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DPP draws up prosecutors guideline

 

Nov 27, 2014 11:30:29 AM

DPP draws up prosecutors guideline Fiji's Office of the Director of Public Prosecutions (ODPP) will soon launch a new publication that sets out guidelines to be followed by prosecutors.

It also covers all aspects of prosecutions in the country.

DPP Christopher Pryde says it is important for prosecutors to familiriase themselves with the soon-to-be launched publication titled, “Guidelines for Prosecutors in Fiji (2014)”.

Addressing health sector prosecutors at a special workshop in Suva today, Pryde drew their attention on the distinction of roles they carry as as an official with the Ministry of Health on the one hand and their role as prosecutors on the other.

As an official of the Health Ministery, he says, they come under the direction, control, and authority of their permanent secretary. But in the conduct of a prosecution, they will come under the direction and control of the DPP.

As health officials, "you need to follow administrative directions or orders issued by the Permanent Secretary for Health or through his officers. Of course, you also need to act in compliance with the relevant written law, " Pryde said.

"In terms of the conduct of a prosecution, you come under the direction and control of the Director of Public Prosecutions and his officers."

This he says is in line with the 2013 Constitution which empowers the DPP as having control over criminal proceedings in Fiji other than proceedings brought by FICAC.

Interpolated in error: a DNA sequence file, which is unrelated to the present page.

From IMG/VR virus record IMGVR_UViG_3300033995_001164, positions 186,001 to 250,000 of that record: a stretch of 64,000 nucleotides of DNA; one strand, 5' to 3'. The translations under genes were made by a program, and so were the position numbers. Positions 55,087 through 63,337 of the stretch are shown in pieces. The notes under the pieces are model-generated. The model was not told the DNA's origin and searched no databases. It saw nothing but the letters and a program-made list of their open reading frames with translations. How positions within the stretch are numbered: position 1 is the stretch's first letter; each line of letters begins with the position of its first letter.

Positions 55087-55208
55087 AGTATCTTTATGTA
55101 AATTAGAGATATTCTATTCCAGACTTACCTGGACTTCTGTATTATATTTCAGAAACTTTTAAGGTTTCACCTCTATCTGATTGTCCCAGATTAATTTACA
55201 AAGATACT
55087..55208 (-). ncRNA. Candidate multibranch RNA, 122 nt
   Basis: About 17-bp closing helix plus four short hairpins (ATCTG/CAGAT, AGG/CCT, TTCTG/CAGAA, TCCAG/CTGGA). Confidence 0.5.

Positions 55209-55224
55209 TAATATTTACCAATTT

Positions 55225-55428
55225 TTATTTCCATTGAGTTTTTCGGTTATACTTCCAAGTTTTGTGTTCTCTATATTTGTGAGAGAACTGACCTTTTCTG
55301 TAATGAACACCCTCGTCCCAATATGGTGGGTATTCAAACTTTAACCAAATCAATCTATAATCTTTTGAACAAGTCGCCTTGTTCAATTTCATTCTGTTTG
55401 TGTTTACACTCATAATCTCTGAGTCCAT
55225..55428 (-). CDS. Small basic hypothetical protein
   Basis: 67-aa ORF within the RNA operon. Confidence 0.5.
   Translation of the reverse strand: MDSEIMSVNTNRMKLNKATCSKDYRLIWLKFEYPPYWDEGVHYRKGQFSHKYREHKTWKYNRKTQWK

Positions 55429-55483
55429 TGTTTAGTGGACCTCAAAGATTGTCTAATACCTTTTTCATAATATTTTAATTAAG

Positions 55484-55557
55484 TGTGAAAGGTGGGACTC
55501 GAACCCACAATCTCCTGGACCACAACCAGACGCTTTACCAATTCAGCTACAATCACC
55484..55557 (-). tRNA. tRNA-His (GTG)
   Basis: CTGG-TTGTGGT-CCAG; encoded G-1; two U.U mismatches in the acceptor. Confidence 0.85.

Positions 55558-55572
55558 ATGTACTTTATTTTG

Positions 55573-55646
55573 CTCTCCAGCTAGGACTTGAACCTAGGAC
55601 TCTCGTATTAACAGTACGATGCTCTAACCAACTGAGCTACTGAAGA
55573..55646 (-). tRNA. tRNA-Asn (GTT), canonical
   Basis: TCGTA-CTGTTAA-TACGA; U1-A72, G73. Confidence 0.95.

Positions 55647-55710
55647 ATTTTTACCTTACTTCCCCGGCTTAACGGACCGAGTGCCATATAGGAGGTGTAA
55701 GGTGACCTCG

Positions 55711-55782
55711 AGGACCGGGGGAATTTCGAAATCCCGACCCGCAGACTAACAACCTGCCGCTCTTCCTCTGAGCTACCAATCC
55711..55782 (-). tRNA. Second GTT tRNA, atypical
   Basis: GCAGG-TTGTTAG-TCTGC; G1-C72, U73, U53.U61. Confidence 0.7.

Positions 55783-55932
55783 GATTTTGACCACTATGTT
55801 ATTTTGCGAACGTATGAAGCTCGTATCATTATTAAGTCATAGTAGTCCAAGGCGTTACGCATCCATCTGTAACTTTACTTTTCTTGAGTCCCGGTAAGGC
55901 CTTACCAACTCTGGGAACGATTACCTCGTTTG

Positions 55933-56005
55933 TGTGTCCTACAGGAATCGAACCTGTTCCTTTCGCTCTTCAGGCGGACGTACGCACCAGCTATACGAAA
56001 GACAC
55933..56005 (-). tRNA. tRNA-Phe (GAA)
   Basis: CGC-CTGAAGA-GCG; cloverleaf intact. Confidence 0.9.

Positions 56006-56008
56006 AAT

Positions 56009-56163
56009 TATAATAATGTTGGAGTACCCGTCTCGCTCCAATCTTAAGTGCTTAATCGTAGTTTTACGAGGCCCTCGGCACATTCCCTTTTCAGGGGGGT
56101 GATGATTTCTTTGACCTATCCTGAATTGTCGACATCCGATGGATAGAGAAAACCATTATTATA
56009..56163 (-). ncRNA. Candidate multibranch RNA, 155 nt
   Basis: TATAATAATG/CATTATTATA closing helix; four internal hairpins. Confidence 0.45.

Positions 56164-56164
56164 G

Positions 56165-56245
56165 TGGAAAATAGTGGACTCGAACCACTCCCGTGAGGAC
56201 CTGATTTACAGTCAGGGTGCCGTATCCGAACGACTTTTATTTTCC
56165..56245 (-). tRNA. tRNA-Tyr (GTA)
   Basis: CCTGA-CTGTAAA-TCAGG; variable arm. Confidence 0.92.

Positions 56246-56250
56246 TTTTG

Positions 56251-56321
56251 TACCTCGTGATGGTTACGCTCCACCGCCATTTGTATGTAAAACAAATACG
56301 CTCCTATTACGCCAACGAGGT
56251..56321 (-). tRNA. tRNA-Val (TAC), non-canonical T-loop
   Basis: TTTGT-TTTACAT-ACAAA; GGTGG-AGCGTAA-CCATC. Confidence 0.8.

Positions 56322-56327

"A prosecution brought by Ministry of Health prosecutors is a criminal prosecution because the penalties are criminal in nature. You will find this is also reinforced under the Tobacco Control Decree at section 37 (2) which states that prosecutions under that Decree are subject to any directions issued by the DPP.

"Therefore, it is important to remember that if a direction is given by the DPP or one of his officers, for example, to withdraw a matter from prosecution you need only ensure that it is a direction from the DPP.

"Conversely, if you wish to withdraw any matter from the court you are strongly advised to first obtain the DPP’s explicit written instructions."

Pryde also encouraged health prosecutors to always seek advise from the DPP's Office if they have doubts, reminding them that they will bear the responsibility and the consequences for that decision alone.

"So, be safe, and if in doubt, seek advice.

"If you are in doubt, always seek advice and ensure that the advice isnoted on the file. This is to protect you in the event a decision is challenged later. Ultimately, all decisions related to prosecutions are made by the DPP so if the DPP has directed you to take a particular course of action, then it is the DPP that will take responsibility for that decision and not you. If however you take the decision against the direction or instructions of the DPP or without referring the matter for decision to the DPP or through his officers, then you will take the responsibility and the consequences for that decision alone."

He also reminded health prosecutors about their duties to the court in terms of making an appearance, being prepared, familiarise themselves with procedures among others be on time to any scheduled sitting.

The workshop which is currently being held at the Fiji Revenue Customs Authority (FRCA) training room in Nasese, ends tomorrow at which time participants will be issued with a Certificate of Completion.

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